Posters in pizzerias could help diabetes prevention…
Filed in: General News
April 25, 2012
In two previous postings I have mooted the use of demographic classification as a means of unlocking meaning from confidential health data. Later I hope to do further postings refining these issues but this morning I noticed that, one of our clients, the York Health Economics Consortium have produces a report on the future costs of diabetes to the NHS. The Independent’s report says Diabetes ‘to cost sixth of NHS budget’.
I thought it worth revisiting my earlier post Visualising lifestyles that lead to poor coronary health and seeing what the results were for diabetes. Using exactly the same technique, I found a correlation between the percentage of households that buy pizza frequently and directly standardised rates of male diabetes. I got a correlation of 0.58. Here is the graph.
The Directly Standardised Rates (DSRs) do not represent the geographical incidence of diabetes but the lifestyles that are likely to lead to diabetes. This is because the processing from the North West Public Health Observatory took out the effects of age.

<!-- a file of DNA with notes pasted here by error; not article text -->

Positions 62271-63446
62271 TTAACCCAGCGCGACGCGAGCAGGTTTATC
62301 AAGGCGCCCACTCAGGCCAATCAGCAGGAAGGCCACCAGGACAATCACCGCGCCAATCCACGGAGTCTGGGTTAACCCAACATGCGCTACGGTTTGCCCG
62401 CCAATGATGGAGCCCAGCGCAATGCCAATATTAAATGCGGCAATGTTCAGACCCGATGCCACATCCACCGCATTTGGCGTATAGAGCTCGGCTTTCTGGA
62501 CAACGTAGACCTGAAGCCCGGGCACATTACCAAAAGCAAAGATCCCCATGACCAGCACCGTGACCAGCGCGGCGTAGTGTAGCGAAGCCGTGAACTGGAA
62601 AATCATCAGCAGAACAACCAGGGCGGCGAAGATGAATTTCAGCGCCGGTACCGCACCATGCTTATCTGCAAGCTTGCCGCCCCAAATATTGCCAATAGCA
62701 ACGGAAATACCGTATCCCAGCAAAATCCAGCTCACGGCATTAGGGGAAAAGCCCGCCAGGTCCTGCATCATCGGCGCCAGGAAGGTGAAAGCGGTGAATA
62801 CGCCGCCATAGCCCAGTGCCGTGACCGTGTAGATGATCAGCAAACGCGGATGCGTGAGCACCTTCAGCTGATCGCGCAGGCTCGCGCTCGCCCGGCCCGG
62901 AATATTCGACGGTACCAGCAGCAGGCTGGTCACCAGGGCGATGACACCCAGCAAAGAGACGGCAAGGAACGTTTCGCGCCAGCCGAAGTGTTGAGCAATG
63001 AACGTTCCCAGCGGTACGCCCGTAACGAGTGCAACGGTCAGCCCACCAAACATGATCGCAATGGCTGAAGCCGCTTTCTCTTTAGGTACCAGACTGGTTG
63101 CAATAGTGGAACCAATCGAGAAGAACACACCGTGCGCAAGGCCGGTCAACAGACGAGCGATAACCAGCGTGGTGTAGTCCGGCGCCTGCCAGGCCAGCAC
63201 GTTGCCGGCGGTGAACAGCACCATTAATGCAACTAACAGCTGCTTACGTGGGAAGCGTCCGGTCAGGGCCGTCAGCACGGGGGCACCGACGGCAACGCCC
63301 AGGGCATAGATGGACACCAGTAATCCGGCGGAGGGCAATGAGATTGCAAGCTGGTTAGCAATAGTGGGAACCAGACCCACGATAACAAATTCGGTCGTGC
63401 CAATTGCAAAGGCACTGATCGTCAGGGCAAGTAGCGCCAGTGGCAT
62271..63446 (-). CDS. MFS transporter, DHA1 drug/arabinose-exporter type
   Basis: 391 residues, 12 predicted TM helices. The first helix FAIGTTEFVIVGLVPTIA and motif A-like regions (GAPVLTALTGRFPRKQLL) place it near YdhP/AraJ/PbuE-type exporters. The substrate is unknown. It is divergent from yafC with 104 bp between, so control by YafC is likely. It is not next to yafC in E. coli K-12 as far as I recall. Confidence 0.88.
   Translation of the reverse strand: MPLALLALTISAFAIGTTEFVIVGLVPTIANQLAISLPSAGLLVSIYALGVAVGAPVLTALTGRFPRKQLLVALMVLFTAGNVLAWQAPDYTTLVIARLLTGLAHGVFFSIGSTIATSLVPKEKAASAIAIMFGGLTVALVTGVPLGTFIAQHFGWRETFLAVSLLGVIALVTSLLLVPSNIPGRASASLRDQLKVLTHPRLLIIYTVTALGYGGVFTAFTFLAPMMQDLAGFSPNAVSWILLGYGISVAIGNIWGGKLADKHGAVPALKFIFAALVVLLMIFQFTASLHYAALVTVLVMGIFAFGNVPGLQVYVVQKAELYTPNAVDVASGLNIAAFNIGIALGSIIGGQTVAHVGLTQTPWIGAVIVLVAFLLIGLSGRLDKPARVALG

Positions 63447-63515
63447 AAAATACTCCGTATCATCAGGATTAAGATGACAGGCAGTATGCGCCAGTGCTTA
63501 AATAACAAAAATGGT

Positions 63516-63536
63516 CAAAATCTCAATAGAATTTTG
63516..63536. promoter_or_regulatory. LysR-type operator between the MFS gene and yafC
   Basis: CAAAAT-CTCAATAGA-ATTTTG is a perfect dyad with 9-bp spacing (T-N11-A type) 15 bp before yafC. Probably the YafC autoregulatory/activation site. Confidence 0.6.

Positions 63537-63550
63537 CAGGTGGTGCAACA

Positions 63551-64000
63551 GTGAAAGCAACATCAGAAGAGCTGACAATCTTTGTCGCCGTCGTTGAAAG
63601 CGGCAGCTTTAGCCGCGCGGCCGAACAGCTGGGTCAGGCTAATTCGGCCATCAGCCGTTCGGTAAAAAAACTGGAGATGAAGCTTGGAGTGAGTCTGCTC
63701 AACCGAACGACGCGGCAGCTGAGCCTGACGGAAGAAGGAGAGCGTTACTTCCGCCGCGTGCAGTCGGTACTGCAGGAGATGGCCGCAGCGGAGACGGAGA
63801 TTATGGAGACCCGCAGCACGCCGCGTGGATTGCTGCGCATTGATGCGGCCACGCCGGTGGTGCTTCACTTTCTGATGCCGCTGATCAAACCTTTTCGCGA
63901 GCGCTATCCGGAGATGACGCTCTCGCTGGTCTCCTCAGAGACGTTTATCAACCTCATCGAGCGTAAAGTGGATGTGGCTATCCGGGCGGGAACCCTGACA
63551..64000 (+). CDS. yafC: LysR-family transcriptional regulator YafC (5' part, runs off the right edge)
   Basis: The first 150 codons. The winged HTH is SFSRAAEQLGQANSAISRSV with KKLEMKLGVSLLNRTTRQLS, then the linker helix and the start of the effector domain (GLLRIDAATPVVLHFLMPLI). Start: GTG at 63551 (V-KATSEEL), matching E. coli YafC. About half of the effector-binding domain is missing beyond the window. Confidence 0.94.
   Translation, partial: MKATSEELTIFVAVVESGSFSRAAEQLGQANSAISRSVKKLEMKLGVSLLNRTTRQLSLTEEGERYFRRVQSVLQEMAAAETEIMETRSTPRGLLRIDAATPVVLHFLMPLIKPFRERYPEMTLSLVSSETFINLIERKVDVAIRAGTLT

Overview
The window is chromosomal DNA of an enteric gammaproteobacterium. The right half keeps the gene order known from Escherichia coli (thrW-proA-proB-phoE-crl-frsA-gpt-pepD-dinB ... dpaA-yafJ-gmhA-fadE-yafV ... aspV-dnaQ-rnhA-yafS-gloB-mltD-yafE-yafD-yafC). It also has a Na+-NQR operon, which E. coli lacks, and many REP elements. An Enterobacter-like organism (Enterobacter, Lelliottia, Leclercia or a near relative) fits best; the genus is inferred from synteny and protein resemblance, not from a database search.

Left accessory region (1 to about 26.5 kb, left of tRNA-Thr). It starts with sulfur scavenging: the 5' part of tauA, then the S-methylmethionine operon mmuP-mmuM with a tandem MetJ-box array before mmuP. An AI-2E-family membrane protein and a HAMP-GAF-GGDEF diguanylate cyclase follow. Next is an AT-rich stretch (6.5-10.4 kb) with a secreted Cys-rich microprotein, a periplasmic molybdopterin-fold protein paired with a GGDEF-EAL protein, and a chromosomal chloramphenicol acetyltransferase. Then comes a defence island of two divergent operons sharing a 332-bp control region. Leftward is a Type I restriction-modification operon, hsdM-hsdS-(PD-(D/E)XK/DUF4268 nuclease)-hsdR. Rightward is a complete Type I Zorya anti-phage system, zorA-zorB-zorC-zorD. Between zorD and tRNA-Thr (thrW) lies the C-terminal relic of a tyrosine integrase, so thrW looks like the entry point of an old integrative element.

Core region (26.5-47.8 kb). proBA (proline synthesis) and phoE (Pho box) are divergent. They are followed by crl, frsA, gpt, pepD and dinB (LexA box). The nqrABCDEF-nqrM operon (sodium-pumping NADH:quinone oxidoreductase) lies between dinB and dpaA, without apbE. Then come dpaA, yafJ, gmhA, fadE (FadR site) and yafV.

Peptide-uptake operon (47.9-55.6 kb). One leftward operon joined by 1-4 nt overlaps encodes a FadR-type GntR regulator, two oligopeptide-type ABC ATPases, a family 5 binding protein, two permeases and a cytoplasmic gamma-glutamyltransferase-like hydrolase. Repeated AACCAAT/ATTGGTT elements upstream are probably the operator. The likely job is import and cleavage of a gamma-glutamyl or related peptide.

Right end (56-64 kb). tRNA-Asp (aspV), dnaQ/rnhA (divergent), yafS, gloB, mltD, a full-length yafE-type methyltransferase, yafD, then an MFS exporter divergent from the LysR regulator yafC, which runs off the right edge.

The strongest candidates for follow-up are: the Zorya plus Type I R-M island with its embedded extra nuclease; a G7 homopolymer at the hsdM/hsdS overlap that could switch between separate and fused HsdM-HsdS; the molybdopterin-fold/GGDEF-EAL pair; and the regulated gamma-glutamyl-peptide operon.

This does not prove a causal link between pizza eating and diabetes  but the Mayo Clinic have an article warning caution: With diabetes, eating pizza not always a treat. Perhaps one message today is to those running public health campaigns: place your posters and leaflets on dietary advice in pizza shops. That’s where you will find people that will burden the future NHS.
 “Recently we learned that if you eat too much red or processed meat you can slice up to 20% off your life expectancy”. We think this is similar to our own (much cheaper) analysis.